3 min read

We introduced summer camp website marketing tools and tips in the previous article. In this article, we’ll get into some details on how to bring parents to your website through Google Adwords. Google has an excellent 800 helpline [866-246-6453] for do-it-yourselfers and a slimmed down platform called Adwords Express for newbies. Google Adwords for summer camp marketing takes more time and resources than email marketing and social media activities. This means you will have to give yourself more time before expecting to see results.

Getting Google Adwords to promote your summer camp going means selecting a few programs you want to advertise. If you have a wide set of offerings you should likely trim down to a few to simplify the process. The goal is to make the ad specific to one type of camp you offer. This way parents will be happy to land on your website that details that specific camp.

The main components of each Google campaign are:

-Defining a geographic territory where your ads will show. Remember searchers are looking at home and work so make sure you reach commuting parents.

-Building a list of search keywords such that when searchers use these words your ad is presented.

-Constructing ads that in a very limited space provide the key information about what you are promoting. For example content, the age of participants, schedule/duration of programs, your website address.

-You’ll also set a daily budget and put bids in yourself or allow Google to allocate your budget.

Last you’ll need to link this Adwords account to your Google Analytics. Once again the Google 800 number will help newbies and those more novice – no code required or Webmaster assistance needed. Utilizing Google Adwords for summer camp marketing may seem daunting if you have little experience. If this is the case, you may want to consider getting some outside help.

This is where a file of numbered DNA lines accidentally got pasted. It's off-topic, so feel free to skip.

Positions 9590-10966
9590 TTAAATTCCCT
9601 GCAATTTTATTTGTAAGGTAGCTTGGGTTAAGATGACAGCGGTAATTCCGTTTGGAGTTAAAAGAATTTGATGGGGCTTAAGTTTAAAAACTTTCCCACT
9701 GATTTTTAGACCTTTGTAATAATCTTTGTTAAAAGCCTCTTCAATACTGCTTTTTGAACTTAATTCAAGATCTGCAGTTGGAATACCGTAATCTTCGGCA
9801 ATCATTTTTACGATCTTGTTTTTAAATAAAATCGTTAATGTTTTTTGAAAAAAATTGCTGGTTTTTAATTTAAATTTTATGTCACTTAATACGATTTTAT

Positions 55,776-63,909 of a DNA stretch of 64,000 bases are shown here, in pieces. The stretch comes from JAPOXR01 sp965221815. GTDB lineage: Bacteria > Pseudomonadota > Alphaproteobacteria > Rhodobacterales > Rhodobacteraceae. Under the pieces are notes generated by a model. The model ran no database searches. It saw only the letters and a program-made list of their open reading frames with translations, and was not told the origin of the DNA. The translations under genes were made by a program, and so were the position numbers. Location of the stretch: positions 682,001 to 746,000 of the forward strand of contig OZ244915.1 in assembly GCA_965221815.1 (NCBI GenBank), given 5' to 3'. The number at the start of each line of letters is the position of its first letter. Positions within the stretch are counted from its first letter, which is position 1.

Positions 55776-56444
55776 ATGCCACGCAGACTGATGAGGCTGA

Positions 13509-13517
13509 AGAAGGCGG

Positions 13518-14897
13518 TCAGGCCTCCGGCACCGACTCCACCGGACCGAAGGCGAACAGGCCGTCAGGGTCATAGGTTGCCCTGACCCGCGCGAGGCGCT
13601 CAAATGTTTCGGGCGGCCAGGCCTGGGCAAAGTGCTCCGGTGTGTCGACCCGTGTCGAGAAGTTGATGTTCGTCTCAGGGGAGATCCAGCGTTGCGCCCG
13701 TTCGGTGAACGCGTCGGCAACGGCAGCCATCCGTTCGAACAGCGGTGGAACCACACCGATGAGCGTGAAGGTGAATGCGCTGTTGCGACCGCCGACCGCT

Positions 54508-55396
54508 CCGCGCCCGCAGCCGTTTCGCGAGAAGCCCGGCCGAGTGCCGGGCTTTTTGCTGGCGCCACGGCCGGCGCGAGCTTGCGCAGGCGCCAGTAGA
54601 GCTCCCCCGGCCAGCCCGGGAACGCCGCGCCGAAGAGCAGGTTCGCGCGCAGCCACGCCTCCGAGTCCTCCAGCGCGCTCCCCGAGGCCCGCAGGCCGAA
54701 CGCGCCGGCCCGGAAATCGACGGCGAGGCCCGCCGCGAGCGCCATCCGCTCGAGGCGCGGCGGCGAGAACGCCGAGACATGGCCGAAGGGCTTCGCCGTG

Weighing the benefits of outside help

If you seek outside help, agencies should be able to do all the above within a day or two given your time imperative. Agencies don’t need to be local. You can even set up a video call to get acquainted. They will likely charge you a startup fee for the concentrated time upfront and then a monthly fee to manage your Google Adwords for summer camp work. The monthly fee is largely a function of how much you’ll be spending with Google, Yahoo, Bing, or Facebook. The cost can increase depending on the complexity of the scope of work.

Agencies with experience with comparable businesses should be willing to allow your programs to stop and start while charging you only when you are running. This is because they understand your seasonal nature. More than likely if you see value in their work you will want to utilize them in your “winter” programs. If they have “camp experience”, a few agencies such as mine specialize here, or something related, you could see immediate activity. If promoting camps is not in their wheelhouse or you are too small a client it may take longer for you to see the benefits.

Be wary of flowery promises about specific guarantees or those throwing out numbers of what they accomplished elsewhere. This is a giant red flag. Find someone willing to work month to month which will concentrate their interest in keeping you happy, but allow them 90-120 days to prove their merit.

Looking ahead

Those of you with year-round programming may well find Search marketing of comparable value during the year. I devoted this column to it because for the purposes of summer business it will need to commence asap if you’re reading this after April. It is closer to my heart as my principal activity and after this month I’ll leave it until we look at the marketing toolkit as it applies to school year programming.

Next, we’ll look at Email Marketing and Social Media in some detail. These too will be applicable year-round but they will be lower cost activities, easier to manage in-house than paid search. I believe it will not be too late in June to ramp up here to catch last minute summer program shoppers – mainly ones familiar to you.

We will also discuss some common problems and issues that may be holding back your enrollment. By June 1, you’ll likely have a pretty good idea what the summer is going to look like so we’ll provide some tips and reminders so you finish out well and pick up some last minute low hanging fruit.

 

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